After completing the recent book No Self, No problem: How Neuropsychology is Catching Up to Buddhism, I contacted Hierophant Publishing to see about connecting with author Chris Niebauer to discuss what Buddhists call Anatta, or "no self."
As longtime listeners of Find the Good News will probably note, I often bring up this question often: who am I—who are you—really? What does it mean to take up a body, adopt an identity, live a life on a historical and linear timeline? Most important of all, do we have the capacity to simply change our individual story in an effort to live a more peaceful, wholesome, healthy, and happy life? Is my "I" more than the sum of its parts?
Chris and I discuss these things and more in this upcoming episode, so make sure to tune your signal and Find the Good News!
NO SELF—NO PROBLEM
While in grad school in the early 1990s, Chris Niebauer began to notice striking parallels between the latest discoveries in psychology, neuroscience, and the teachings of Buddhism, Taoism, and other schools of Eastern thought. When he presented his findings to a professor, his ideas were quickly dismissed as “pure coincidence, nothing more.”
Fast-forward 20 years later and Niebauer is a PhD and a tenured professor, and the Buddhist-neuroscience connection he found as a student is practically its own genre in the bookstore. But according to Niebauer, we are just beginning to understand the link between Eastern philosophy and the latest findings in psychology and neuroscience and what these assimilated ideas mean for the human experience.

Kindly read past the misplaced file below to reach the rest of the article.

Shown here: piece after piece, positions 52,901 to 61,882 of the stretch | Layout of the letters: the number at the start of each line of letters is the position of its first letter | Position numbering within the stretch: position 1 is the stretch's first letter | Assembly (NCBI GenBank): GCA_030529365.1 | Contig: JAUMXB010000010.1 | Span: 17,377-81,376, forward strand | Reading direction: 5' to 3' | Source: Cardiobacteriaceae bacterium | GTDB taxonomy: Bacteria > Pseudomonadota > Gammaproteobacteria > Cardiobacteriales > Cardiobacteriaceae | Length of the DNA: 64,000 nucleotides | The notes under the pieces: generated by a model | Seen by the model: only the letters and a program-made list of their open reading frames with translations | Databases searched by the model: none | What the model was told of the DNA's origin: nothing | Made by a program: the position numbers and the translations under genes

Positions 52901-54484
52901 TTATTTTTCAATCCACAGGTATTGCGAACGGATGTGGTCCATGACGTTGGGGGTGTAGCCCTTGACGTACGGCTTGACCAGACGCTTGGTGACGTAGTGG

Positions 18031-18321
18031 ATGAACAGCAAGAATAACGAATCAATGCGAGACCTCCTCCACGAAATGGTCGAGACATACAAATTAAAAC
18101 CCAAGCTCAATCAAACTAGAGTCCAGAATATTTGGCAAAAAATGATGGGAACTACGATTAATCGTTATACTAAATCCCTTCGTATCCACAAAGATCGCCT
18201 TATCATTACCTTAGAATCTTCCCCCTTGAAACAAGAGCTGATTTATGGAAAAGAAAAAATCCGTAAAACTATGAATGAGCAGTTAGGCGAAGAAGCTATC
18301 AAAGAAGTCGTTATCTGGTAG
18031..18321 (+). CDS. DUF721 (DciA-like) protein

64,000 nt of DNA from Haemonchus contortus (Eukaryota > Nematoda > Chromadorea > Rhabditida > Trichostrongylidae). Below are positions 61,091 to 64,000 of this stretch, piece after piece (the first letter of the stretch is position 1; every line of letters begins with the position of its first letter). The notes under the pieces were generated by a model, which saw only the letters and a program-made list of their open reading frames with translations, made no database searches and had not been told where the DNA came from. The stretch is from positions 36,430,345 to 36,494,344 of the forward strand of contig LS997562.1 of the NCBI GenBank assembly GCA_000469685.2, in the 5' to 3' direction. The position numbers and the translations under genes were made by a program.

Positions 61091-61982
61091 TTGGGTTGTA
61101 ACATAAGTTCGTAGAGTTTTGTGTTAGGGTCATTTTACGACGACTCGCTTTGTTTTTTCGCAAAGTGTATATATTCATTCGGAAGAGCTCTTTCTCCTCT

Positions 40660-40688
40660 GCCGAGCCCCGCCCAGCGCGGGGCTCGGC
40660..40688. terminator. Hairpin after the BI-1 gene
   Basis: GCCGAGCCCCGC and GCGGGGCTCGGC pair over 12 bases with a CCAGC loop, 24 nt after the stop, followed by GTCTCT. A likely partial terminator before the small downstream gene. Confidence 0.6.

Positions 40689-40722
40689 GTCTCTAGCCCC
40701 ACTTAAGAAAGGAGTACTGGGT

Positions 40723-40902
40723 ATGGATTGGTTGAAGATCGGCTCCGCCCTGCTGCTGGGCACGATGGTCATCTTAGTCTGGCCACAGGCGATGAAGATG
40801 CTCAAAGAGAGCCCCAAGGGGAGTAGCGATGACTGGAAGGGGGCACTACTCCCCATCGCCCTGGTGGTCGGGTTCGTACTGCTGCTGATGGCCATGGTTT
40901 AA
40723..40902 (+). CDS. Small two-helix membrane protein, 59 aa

In this groundbreaking book, Niebauer writes that the latest research in neuropsychology is now confirming a fundamental tenet of Buddhism, what is called Anatta, or the doctrine of “no self.” Niebauer writes that our sense of self, or what we commonly refer to as the ego, is an illusion created entirely by the left side of the brain. Niebauer is quick to point out that this doesn't mean that the self doesn't exist but rather that it does so in the same way that a mirage in the middle of the desert exists, as a thought rather than a thing. His conclusions have significant ramifications for much of modern psychological modalities, which he says are spending much of their time trying to fix something that isn’t there.
What makes this book unique is that Niebauer offers a series of exercises to allow the reader to experience this truth for him- or herself, as well as additional tools and practices to use after reading the book, all of which are designed to change the way we experience the world—a way that is based on being rather than thinking.